Using these techniques, researchers then obtained samples that were donated by HIV+ people who were enrolled in “The Last Gift” Study at the University of California San Diego (UCSD). As a part of this unique and important effort, altruistic HIV+ people, who aretaking ART but suffering from other terminal illnesses, will their bodies to further the HIV research project.
“The samples are from people living with HIV, who are on therapy but facing a fatal disease of some kind,” said the co-author David Margolis, MD, the Sarah Kenan Distinguished Professor of Medicine, Microbiology & Immunology, and Epidemiology. “They were willing to not just donate their bodies to science, but also participate in the research program in the months leading up to their death. It's an extraordinary program that made this critical research possible.”
Now that the researchers know that latent HIV can take refuge in microglial cells in the brain, they are now considering plans to target this type of reservoir. Since latent HIV in the brain is radically different from the virus in the periphery, researchers believe that it has adapted special characteristics to replicate in the brain.
“HIV is very smart,” said senior author Guochun Jiang, PhD, assistant professor in the UNC Department of Biochemistry and Biophysics and member of the UNC HIV Cure Center. “Over time, it has evolved to have epigenetic control of its expression, silencing the virus to hide in the brain from immune clearance. We are starting to unravel the unique mechanism that allows latency of HIV in brain microglia”.”
NF-κB signaling is one of the critical signaling pathways that controls HIV expression elsewhere in the body. When NF-κB signaling is ”turned off”, HIV enters latency in the peripheral blood. However, it seems that latent HIV in the brain is not impacted by the activation of NF-κB signaling. Researchers are unsure why that is, but once an answer is found, they will be one step closer to knowing how to selectively target and eradicate the virus in the brain or peripheral blood.In addition to understanding the inner workings of the brain reservoir, the researchers are also trying to determine the true size of the latent HIV brain reservoir.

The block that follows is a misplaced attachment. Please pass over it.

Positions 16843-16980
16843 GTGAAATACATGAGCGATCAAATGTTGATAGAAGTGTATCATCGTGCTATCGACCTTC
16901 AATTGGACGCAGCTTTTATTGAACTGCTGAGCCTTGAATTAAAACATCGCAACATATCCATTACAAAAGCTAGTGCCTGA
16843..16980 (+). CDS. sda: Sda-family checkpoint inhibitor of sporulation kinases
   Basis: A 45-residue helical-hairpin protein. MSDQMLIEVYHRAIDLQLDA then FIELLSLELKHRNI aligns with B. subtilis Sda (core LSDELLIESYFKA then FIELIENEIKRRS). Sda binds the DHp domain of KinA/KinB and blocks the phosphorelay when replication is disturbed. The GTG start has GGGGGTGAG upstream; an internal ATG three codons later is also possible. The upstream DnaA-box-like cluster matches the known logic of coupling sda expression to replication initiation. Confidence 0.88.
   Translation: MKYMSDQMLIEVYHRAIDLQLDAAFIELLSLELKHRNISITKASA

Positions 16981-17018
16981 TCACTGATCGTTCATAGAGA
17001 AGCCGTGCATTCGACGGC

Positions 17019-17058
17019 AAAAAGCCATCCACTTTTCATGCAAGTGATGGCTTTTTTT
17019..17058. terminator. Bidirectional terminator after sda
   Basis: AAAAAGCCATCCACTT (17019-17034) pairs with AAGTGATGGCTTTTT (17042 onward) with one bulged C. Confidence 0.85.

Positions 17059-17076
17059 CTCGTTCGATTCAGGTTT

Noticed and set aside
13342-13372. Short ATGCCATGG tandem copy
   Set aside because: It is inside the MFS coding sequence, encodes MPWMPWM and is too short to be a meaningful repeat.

“It is very hard to know how big the reservoir is,” said Margolis, who is also the director of the UNC HIV Cure Center. “The problem with trying to eradicate HIV is like trying to eradicate cancer. You want to be able to get it all, so it won’t come back.”
About UNC School of Medicine The UNC School of Medicine (SOM) is the state’s largest medical school, graduating more than 180 new physicians each year. It is consistently ranked among the top medical schools in the US, including 7th overall for primary care by US News & World Report, and 7th for research among public universities. More than half of the school’s 1,700 faculty members served as principal investigators on active research awards in 2021. Two UNC SOM faculty members have earned Nobel Prize awards.